I just finished a great weekend teaching in the Montreal area (and eating more than my share of smoked meat poutine). Jeff Simunic, Xavier Avila and Joe Nemeth of Westview Bible Church hosted several events for students, church members and people in the Montreal community. These guys are doing a great job in an important mission field. After one of the student sessions, a young woman approached me and asked how (and why) I became a Christian. I gave her a brief description of my conversion story and then told her something I often say in this setting: I’m not a Christian because it works for me. I’m a Christian because it’s true. Afterwards, I started thinking about my response. When I first started to seriously consider the claims of the gospel authors, I was concerned about truth more than anything else, and that’s what I want students to consider when they examine their own reasons. None of the following motivations, for example, were part of my decision:
I Didn’t Become a Christian Because I Was Raised in the Church
I didn’t come from a Christian family. I wasn’t raised in the church or by people who attended church regularly. While students often tell me this is the reason they’re Christians, this wasn’t the case for me.
I Didn’t Become a Christian Because My Friends Were Christians
I also didn’t know any Christians. I was never invited to church by anyone as a child, and although I knew Christians in my college years, none of these folks ever invited me to church either. My friends were all happy atheists. I didn’t become a Christian to be part of a club.
I Didn’t Become a Christian Because I Wanted to Know God
I can honestly say I had no interest in God growing up, while in college, or while a young married man. I felt no “hole” in my life, had no yearning for the transcendent, no sense something was missing. I was happy and content. I didn’t become a Christian to fulfill some need.
I Didn’t Become a Christian Because I Wanted to Go to Heaven
I was also comfortable with my own mortality. Sure it would be nice if we could all live forever, but that’s just not the way it is. Live life to the fullest, enjoy your friends and family while you have them, and stop whining. I didn’t become a Christian because I was afraid of dying.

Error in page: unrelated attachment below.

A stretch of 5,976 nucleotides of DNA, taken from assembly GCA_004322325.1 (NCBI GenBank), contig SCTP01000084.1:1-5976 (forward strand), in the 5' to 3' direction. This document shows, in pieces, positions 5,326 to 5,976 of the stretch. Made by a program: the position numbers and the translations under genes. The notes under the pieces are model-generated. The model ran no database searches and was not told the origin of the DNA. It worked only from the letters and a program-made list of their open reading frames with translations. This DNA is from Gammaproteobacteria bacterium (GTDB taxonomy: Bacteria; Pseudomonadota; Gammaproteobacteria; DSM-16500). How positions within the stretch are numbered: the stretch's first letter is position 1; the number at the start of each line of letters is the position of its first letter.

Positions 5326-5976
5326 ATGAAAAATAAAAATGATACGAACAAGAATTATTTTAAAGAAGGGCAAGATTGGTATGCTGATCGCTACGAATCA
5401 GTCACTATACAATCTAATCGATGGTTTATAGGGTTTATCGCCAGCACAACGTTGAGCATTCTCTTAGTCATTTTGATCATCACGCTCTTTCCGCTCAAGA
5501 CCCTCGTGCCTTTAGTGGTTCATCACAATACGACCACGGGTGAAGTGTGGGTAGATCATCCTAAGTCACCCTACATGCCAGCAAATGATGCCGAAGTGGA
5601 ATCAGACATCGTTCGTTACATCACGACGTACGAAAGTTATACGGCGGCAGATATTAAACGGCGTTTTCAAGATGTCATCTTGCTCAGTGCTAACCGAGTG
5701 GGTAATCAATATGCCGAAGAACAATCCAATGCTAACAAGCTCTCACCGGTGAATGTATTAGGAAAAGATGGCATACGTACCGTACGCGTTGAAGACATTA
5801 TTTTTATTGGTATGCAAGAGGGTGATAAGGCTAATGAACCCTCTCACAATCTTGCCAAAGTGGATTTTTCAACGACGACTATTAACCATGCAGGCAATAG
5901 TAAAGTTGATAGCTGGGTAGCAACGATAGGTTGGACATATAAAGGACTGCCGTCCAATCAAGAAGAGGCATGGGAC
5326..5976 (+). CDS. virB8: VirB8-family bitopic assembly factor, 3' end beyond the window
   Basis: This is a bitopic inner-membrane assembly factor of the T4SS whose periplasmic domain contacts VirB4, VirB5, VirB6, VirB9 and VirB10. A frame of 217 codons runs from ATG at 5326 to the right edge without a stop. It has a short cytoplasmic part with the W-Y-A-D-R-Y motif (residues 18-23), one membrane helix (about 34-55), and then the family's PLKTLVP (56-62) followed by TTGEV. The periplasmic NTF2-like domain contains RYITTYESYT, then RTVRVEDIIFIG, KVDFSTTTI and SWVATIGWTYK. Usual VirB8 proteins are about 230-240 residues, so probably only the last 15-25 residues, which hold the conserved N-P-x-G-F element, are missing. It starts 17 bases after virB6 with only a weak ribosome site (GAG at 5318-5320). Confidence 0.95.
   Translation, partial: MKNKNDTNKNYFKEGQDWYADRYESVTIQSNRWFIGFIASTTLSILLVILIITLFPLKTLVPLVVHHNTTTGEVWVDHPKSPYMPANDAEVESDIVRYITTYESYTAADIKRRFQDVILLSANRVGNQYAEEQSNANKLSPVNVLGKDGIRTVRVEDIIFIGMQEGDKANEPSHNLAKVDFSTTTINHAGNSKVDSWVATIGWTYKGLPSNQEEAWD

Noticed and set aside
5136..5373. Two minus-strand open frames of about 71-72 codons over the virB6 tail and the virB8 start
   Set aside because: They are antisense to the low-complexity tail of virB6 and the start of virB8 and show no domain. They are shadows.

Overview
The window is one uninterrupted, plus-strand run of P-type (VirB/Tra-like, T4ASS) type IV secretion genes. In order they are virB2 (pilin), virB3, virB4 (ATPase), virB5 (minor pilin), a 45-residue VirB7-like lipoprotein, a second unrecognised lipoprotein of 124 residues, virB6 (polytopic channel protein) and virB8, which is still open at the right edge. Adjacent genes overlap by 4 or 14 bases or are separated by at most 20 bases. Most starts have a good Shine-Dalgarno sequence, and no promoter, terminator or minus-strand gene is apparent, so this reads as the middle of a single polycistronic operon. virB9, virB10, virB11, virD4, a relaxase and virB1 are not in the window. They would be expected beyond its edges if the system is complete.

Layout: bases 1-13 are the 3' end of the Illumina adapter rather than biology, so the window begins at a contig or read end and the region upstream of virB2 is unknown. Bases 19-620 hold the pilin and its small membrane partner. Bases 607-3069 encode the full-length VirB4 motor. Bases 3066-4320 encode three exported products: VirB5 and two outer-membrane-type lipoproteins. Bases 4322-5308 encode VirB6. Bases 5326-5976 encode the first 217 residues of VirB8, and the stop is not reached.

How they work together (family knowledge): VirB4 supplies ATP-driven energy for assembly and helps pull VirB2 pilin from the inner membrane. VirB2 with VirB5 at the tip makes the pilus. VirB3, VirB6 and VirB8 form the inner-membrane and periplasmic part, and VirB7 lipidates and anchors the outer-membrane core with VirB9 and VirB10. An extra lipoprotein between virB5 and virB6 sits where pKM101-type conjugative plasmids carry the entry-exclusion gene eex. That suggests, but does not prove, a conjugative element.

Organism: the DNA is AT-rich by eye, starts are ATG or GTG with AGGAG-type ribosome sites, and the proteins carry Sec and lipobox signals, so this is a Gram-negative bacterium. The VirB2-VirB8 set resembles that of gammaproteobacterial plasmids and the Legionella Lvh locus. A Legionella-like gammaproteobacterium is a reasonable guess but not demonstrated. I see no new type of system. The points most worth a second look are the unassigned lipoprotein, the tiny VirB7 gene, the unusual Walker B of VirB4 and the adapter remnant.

I Didn’t Become a Christian Because I Needed to Change My Life
My life prior to becoming a Christian was great. I had a meaningful and fulfilling career, a beautiful family, an incredible wife, and lots of friends. I wasn’t struggling and looking for a solution. I didn’t become a Christian to stop beating my wife or to sober up.
I don’t think any of these reasons are bad, necessarily. I think it’s perfectly legitimate for students to become Christians because they were raised in the Church, have many Christian friends, desire a relationship with God, want to go to Heaven or are looking for transformation. But although these reasons might motivate students to start their journey, I hope these aren’t the only reasons they’re still here. I’m not sure any of these motivations will suffice when push comes to shove, times get tough or students face the challenges of university life. In the end, truth matters more than anything else. I’m not looking for a useful delusion, a convenient social network, or an empty promise. I just want to know what’s true. I think the students I met in Montreal resonated with this approach to Christianity. They are already members of the Church, have friends in the group, understand the importance of a relationship with God and the promise of Heaven. Now they want to know if any of this stuff is true. It’s our job, as Christian Case Makers, to provide them with the answer.